Daniel Cahill & Malin Crépin in James III: The True Mirror. Photo by Tommy Ga-Ken Wan.

But the third play in the trilogy, The True Mirror, brings things home with the story of James III (1451-1488), told with even more flair and panache. 

“It’s fundamentally a relationship comedy with a bright political surface,” is Sansom’s take. “James III was also himself a bit of a gift theatrically. He was very self-indulgent and flamboyant and actually had a choir following him around so they could add a soundtrack to the more boring bits of his life.” 

The James Plays sound complex and fascinating enough on their own, but they have previously only played in more conventional theatre spaces, like their own home in Glasgow or the Olivier Theatre at the National Theatre complex in London. 

How will they work in the dauntingly spacious and ever-evolving Hearn Generating Station? 

“There will definitely need to be adjustments,” says Sansom, “in things like lighting and sound, as well as with the whole scope of the enterprise because of the sheer scale of the building at the Hearn.”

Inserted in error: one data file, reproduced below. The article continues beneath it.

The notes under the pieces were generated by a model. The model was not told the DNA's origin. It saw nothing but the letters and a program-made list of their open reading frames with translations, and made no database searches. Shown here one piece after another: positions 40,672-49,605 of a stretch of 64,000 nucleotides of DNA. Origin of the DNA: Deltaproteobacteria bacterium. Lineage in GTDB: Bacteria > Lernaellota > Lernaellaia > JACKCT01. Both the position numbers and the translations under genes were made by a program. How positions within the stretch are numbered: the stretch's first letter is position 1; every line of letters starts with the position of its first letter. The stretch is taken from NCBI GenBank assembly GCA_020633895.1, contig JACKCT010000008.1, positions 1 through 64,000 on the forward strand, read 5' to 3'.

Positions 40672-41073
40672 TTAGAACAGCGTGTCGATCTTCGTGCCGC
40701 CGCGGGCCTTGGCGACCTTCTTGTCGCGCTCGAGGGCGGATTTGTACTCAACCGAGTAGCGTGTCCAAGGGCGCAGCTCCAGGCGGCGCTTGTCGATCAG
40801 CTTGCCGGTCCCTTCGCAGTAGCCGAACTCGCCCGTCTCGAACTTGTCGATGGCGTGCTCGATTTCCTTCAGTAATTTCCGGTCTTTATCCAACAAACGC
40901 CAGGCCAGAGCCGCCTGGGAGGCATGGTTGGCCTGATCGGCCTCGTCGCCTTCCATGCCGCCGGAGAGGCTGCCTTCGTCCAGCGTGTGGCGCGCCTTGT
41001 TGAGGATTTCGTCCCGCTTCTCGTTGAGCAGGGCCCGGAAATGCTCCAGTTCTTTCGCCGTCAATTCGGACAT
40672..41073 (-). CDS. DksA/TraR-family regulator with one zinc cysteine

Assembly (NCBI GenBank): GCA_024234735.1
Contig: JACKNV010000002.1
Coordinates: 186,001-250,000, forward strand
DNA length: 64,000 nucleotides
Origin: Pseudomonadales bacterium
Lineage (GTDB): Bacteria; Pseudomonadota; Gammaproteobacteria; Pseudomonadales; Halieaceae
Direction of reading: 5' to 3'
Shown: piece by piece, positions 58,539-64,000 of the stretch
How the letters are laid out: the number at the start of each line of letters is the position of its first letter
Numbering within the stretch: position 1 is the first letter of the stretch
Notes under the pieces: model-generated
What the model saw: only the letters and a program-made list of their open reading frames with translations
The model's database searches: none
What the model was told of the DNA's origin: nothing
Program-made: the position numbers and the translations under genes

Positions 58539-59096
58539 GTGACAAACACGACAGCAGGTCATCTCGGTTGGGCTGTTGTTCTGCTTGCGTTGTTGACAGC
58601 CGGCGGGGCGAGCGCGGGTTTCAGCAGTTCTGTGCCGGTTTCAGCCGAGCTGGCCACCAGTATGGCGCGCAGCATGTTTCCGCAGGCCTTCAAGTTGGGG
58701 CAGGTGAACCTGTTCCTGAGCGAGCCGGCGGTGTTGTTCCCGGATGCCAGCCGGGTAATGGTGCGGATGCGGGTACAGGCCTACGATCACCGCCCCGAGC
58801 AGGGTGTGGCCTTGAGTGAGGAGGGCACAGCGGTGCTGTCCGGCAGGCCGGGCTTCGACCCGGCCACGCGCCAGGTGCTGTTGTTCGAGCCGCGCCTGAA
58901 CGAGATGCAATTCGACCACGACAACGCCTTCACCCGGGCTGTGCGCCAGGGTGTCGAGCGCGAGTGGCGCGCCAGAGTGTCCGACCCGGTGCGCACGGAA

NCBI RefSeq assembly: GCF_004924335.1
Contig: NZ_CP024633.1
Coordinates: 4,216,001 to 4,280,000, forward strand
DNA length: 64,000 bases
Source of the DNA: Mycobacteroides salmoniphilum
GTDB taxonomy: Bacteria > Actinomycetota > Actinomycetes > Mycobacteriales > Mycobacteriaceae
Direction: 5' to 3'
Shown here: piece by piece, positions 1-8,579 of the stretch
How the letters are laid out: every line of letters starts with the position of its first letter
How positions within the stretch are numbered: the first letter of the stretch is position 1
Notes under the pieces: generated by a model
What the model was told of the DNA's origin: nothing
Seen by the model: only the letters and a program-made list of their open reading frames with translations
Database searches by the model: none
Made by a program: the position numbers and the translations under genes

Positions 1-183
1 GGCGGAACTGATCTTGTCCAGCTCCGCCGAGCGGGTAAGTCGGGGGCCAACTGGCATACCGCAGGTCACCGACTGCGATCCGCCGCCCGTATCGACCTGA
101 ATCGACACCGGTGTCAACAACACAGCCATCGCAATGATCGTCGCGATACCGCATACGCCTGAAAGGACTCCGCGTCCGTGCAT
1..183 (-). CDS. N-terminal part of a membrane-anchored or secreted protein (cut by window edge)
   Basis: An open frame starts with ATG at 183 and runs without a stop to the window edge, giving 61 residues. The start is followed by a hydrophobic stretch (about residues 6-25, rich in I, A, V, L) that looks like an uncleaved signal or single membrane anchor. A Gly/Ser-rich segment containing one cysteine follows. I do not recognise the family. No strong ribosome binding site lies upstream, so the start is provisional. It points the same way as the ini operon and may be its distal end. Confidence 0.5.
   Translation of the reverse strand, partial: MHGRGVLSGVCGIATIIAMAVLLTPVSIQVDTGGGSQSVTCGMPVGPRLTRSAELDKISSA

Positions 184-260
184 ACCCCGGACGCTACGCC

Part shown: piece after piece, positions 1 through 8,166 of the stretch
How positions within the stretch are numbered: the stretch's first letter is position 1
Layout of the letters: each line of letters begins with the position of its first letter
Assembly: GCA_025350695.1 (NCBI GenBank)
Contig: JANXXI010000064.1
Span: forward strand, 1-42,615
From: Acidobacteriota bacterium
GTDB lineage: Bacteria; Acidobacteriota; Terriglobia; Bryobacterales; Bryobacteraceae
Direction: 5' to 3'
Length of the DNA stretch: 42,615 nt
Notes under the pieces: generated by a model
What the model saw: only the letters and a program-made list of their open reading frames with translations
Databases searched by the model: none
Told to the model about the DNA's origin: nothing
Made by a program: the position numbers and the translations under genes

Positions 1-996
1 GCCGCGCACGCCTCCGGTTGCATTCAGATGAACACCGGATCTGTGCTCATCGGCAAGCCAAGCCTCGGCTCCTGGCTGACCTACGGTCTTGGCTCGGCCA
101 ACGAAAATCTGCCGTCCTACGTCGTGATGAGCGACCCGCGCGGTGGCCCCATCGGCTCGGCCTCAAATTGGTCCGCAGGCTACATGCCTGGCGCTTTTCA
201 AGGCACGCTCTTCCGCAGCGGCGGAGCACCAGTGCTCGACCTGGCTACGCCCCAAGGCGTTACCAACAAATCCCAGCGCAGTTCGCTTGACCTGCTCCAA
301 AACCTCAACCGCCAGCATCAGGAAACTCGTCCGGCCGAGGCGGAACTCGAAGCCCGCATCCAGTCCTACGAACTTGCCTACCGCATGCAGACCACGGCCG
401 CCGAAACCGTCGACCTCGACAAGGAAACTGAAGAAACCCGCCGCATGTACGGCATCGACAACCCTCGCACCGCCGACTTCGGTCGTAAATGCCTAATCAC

Sansom has no fears about his company’s ability to adjust. “We’re used to making our productions work for non-traditional theatre spaces. And we really, really wanted to work with Luminato.” 

In fact, Sansom and his colleagues feel that the impressive physicality of the Hearn may have advantageous results in presenting The James Plays

“We’re going to have to bring a more muscular, energetic way of performing the shows, which is perfect, because one of the major things we intended with these plays was to blow away the cobwebs from how history is presented.” 

Audience members can either attend the plays on three successive evenings or attend one of the four special trilogy days when they can become immersed in the experience by seeing all of them together. 

Sansom personally recommends the latter approach because, “You spend your day in the theatre with such a wide canvas spread before you and can simply get lost in the riches of the piece. 

The 1,200 seat Hearn Theatre, home of The James Plays, will be built up with shipping containers. Renderings courtesy of PARTISANS and Norm Li.
The 1,200 seat Hearn Theatre, home of The James Plays, will be built up with shipping containers. Renderings courtesy of PARTISANS and Norm Li.

“Just dive into them. I think you’re going to love them.” 

The James Plays run June 16–26 at the Hearn Generating Station.